Intel has announced it will spend $20 billion on a new bleeding-edge chip manufacturing campus in Ohio, USA.
The 1,000-acre “mega-site” will house up to eight separate fabs and create roughly 3,000 permanent jobs, which would make it one of the largest chip manufacturing facilities in the world.
Intel says planning for the first two factories will begin with immediate effect, and expects ground to be broken later this year. Assuming there are no unexpected delays, chip production should begin in 2025.
Onshoring chip production
As the US looks to onshore larger portions of the semiconductor supply chain amid rising tensions with China (which claims ownership of Taiwan, home to market leader TSMC), the new Intel mega-facility will be of significant strategic importance.
And while the factories won’t go online for a number of years yet, the additional capacity created by the new campus will also help address the ever-rising demand for chips. According to figures from Gartner, the semiconductor industry was worth more than $500 billion in 2021, up 25% on the previous year.
“Today’s investment marks another significant way Intel is leading the effort to restore US semiconductor manufacturing leadership. Intel’s actions will help build a more resilient supply chain and ensure reliable access to advanced semiconductors for years to come,” said Pat Gelsinger, Intel CEO.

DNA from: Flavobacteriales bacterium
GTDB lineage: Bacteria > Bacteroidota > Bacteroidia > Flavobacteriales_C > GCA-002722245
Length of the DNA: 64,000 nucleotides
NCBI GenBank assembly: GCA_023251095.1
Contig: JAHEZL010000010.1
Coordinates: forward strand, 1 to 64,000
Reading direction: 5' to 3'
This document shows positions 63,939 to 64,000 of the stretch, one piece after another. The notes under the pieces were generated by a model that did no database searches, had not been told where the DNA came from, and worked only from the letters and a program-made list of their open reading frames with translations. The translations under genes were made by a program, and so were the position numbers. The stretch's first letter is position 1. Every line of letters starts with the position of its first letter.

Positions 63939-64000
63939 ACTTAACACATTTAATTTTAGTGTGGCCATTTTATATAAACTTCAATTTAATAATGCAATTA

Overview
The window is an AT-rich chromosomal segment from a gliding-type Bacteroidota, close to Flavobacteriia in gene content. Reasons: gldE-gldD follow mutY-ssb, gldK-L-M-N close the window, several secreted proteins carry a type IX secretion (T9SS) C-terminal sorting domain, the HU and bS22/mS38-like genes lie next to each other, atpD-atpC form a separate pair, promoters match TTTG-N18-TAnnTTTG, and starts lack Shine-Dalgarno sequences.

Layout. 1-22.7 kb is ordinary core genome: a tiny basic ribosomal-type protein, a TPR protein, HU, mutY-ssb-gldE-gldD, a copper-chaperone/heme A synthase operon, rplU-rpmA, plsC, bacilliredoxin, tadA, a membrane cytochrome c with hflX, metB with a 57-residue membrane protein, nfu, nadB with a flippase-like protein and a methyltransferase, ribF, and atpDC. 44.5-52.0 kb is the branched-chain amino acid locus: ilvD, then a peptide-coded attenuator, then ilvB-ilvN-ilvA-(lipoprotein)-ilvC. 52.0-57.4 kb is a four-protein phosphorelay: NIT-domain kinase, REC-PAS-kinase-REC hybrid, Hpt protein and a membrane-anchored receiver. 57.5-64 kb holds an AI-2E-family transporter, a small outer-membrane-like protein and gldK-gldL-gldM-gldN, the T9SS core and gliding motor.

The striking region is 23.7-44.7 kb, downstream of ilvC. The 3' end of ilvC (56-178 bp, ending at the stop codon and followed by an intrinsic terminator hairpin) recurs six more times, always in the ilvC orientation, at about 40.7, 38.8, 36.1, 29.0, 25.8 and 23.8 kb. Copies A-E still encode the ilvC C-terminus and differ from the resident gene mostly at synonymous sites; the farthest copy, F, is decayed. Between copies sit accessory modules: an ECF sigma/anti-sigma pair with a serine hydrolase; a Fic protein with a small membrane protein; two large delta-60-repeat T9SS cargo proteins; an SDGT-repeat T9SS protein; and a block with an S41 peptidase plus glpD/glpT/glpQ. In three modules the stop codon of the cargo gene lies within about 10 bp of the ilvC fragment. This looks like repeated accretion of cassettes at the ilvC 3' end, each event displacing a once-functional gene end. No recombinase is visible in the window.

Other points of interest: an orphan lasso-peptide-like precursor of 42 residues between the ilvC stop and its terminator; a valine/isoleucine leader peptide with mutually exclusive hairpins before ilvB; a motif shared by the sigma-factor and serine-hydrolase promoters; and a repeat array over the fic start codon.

“These factories will create a new epicenter for advanced chipmaking in the US that will bolster Intel’s domestic lab-to-fab pipeline and strengthen Ohio’s leadership in research and high tech.”
Intel has struggled in recent years to keep up with rivals TSMC and Samsung, suffering repeated delays to the launch of its 7nm manufacturing process and other setbacks. Meanwhile, TSMC is taking orders for advanced chips manufactured using 3nm technology, which will go into the next generation of laptops, computers, smartphones and more.
However, Intel says the new factories will help close the gap on its Asian competitors, by laying the foundations for the launch of its own new cutting-edge process nodes. The Ohio facility will also support demand among third-parties for Intel’s foundry services, as part of the firm’s IDM 2.0 plans.
“Intel is opening its factory doors wide to serve the needs of foundry customers around the globe, many of whom are looking for more geographical balance in the semiconductor supply chain,” added Dr. Randhir Thakur, who heads up Intel Foundry Services.
“The Ohio factories are designed for the ‘Angstrom era’, with support for Intel’s most advanced process technologies, including Intel 18A.”
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